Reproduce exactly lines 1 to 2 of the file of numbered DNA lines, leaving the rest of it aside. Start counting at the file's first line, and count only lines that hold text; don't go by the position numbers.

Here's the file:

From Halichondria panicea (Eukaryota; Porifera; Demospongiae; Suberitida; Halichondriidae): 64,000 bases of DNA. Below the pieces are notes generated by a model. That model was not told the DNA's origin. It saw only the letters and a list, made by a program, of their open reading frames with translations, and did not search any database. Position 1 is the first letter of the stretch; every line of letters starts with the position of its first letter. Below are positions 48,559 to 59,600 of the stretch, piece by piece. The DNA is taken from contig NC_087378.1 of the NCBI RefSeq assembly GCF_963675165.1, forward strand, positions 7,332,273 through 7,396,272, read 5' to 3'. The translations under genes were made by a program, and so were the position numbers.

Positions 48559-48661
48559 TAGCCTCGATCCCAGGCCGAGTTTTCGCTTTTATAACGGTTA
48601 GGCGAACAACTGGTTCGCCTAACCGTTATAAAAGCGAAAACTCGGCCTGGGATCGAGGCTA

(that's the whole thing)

From Halichondria panicea (Eukaryota; Porifera; Demospongiae; Suberitida; Halichondriidae): 64,000 bases of DNA. Below the pieces are notes generated by a model. That model was not told the DNA's origin. It saw only the letters and a list, made by a program, of their open reading frames with translations, and did not search any database. Position 1 is the first letter of the stretch; every line of letters starts with the position of its first letter. Below are positions 48,559 to 59,600 of the stretch, piece by piece. The DNA is taken from contig NC_087378.1 of the NCBI RefSeq assembly GCF_963675165.1, forward strand, positions 7,332,273 through 7,396,272, read 5' to 3'. The translations under genes were made by a program, and so were the position numbers.

Positions 48559-48661